The art: Daniel Hdr is the artist for this issue and he’s doing a fine job. The first three pages have Sonja in a forest that has a solid collection of foliage to make the scene believable. Three panels on the opening page quickly summarize the previous sixteen issues, with the final one showing the death of Kulan Gath great. Adin is a wonderfully designed character, looking fierce with some neat tattoos. The final panel on 3 looks terrific not only for all the elements in it but the decision to tilt it forty-five degrees — it makes for a very dramatic exit. The town she journeys to doesn’t look as detailed, with many of the structures suggestions rather than completed buildings. Belo is another well designed character; the perfect world weary old man whose job continues to keep him fit looking. The introduction of Skath has him fighting different monsters. Skath looks buff and heroic and the creatures he battles look cool, with the shark man especially outstanding. I was glad that the story allowed Skath to be shown away from battle, with the final panel on Page 9 perfect. I really like Sonja’s reaction at the bottom of 10 when she acknowledges hearing of an infamous battle. Starting on Page 12 the backgrounds give way to the characters and their actions. This took me out of this flashback tale both in the interior setting and the exterior. The characters look good, with the violence in the exterior very effective. The creature that’s revealed for Skath to battle is a little too simple, with not much detail in its skin. The visuals on this book are serviceable. Overall grade: B-

The colors: Natalia Marques is the book’s colorist and starts the issue off well with some good colors for the forest. The three flashback panels on the first page are done in muted colors to neatly date them. The first and last panel on the page are bright bookends. I like that Adin’s tattoos glow in yellow, giving a visual to his ability to heal. Sonja’s exposed skin really stands out well against the greens of the woods. After these pages the colors go very brown and tan. In fact, too brown and tan. Granted, these are colors one would associate with a smithy, but some variation, besides yellow and orange for fire, was needed. The flashbacks are also fairly dark in colors, with only the light blue sky in the closing telling of the tale mixing things up. The colors are believable, but needed some cheating to have elements of the art stand out. Overall grade: C+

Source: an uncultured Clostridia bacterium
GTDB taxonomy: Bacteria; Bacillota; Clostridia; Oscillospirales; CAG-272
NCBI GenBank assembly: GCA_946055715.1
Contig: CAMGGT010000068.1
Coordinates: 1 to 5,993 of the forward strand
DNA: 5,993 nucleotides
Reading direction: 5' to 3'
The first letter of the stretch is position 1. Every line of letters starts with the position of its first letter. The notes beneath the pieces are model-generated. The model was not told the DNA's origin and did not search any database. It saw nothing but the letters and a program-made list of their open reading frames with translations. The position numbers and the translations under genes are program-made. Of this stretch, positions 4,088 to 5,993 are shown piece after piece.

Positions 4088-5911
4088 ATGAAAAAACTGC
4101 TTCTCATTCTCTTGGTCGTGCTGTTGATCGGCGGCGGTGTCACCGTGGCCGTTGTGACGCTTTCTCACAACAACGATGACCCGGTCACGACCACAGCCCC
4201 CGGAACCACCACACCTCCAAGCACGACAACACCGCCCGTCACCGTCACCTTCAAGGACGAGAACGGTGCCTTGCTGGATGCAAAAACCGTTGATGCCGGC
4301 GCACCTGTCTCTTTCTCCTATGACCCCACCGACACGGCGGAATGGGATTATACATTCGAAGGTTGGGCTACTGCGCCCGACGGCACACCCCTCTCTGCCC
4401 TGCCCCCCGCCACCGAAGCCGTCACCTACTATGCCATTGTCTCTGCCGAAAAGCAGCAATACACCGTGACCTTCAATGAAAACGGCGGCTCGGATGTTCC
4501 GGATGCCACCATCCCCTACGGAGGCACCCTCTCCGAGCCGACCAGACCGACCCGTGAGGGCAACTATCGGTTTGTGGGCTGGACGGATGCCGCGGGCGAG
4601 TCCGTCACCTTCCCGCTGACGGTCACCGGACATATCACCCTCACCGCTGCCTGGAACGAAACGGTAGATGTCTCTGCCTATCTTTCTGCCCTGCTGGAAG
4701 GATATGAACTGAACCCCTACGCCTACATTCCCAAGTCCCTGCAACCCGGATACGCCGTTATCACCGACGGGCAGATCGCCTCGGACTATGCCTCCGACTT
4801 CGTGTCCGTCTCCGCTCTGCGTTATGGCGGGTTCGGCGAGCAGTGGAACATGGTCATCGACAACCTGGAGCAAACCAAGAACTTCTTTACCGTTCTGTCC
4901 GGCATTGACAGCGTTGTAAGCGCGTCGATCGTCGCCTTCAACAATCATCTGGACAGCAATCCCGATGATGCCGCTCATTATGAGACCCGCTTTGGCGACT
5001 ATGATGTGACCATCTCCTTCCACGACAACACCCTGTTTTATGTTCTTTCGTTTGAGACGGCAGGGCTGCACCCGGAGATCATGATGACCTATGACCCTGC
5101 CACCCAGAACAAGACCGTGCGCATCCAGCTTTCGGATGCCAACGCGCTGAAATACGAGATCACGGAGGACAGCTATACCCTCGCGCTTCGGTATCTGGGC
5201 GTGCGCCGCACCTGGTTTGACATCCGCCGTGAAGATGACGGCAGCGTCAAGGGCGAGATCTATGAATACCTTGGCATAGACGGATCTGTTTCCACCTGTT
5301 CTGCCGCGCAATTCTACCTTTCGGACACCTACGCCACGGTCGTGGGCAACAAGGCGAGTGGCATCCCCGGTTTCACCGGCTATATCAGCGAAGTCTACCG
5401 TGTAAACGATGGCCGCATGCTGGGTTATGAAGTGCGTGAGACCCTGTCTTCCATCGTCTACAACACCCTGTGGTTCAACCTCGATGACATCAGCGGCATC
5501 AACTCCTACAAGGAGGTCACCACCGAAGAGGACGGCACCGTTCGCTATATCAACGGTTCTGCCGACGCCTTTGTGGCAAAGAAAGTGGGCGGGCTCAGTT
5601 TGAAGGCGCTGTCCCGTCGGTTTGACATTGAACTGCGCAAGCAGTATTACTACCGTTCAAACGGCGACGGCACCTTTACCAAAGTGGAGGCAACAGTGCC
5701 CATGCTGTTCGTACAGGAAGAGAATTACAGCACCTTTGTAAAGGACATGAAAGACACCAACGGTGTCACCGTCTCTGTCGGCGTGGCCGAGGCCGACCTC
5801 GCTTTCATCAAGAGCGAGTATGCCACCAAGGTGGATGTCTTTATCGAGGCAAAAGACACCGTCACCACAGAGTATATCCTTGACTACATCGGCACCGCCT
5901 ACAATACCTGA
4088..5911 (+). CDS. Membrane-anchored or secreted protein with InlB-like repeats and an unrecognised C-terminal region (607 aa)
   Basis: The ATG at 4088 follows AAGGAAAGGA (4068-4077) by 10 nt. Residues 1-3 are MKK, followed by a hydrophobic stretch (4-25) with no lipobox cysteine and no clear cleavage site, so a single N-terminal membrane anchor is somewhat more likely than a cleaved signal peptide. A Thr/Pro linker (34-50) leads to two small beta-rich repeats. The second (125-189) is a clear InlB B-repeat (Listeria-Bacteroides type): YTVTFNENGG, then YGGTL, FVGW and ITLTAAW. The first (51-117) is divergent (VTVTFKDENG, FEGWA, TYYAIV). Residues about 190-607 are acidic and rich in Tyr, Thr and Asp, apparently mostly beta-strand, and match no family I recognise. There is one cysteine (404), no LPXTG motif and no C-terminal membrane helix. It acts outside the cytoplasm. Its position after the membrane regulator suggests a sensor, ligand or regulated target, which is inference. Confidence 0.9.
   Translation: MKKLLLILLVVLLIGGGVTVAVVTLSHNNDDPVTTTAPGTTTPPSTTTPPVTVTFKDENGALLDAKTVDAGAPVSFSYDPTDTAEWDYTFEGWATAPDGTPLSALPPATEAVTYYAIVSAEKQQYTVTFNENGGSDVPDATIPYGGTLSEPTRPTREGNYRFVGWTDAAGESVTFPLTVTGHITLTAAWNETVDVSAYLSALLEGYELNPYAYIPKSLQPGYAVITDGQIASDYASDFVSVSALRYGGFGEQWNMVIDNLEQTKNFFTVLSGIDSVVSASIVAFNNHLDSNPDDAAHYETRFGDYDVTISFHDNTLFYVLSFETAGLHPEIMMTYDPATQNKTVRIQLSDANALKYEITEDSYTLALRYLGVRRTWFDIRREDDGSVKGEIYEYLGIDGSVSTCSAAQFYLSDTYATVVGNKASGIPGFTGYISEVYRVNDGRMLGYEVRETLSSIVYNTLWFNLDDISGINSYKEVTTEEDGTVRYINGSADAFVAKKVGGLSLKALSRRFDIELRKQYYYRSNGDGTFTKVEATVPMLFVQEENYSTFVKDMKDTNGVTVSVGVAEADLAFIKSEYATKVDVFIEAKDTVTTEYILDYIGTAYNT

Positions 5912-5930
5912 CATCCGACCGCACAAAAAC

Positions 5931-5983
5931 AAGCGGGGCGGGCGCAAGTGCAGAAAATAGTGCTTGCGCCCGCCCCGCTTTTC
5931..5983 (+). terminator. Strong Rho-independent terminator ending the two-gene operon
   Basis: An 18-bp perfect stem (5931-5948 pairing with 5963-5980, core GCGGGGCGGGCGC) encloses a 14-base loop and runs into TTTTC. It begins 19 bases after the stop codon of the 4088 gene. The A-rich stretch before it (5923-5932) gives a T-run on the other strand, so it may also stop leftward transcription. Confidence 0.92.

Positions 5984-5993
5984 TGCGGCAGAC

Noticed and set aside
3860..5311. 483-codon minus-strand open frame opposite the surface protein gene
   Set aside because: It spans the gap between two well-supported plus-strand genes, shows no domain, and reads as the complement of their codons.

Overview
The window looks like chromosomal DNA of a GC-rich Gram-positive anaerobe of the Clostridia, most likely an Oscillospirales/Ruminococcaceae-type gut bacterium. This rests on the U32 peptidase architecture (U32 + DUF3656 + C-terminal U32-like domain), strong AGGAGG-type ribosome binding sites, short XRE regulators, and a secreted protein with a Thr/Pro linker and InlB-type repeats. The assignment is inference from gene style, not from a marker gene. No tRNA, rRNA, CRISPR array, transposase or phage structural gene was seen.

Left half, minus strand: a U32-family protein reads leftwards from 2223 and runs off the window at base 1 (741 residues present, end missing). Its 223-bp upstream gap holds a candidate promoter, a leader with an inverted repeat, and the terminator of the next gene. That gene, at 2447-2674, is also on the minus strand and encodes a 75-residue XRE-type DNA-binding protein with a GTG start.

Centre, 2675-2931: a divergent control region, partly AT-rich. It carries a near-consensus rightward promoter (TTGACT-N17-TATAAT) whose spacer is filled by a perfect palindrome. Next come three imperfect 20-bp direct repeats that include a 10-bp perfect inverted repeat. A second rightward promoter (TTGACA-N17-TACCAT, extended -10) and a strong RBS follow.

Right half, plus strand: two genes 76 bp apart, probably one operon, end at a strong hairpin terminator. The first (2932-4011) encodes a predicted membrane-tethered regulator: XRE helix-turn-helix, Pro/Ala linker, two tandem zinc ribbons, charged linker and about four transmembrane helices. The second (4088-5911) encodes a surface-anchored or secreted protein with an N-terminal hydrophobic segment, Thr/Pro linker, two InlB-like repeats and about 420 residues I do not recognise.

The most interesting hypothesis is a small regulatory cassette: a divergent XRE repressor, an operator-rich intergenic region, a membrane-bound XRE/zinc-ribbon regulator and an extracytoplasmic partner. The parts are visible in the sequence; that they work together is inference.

The letters: The text for this book hails from Tom Napolitano who creates narration, yells, sounds, dialogue, and scene settings. I love when a character’s narration is differentiated from their text, with her thoughts being done in lower case letters — a rarity in comics! The yells are also differed in this issue, based upon how intense their utterances are. There are some really cool sounds from the book’s final creature. Overall grade: A

The final line: A decent enough issue that begins a new story. There’s no real action for Sonja as she listens to the saga of Skath. My opinion of the story could improve depending on where this goes. The art is okay, with some images being better than others. The colors are too realistic, being primarily brown and tan: cheating on reality is allowed in comics. I’ve loved the previous issues of this series, so I’ll return to see where this is ultimately heading. Overall grade: B-

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Patrick Hayes was a contributor to the Comic Buyer's Guide for several years with "It's Bound to Happen!" and he's reviewed comics for TrekWeb and TrekCore. He's taught 8th graders English for 20 years and has taught high school English for five years and counting. He reads everything as often as he can, when not grading papers or looking up Star Trek, Star Wars, or Indiana Jones items online.
    One Comment
  • Daniel HDR
    10 July 2018 at 4:04 am -

    Thahnk you for your support, Patrick! All the best!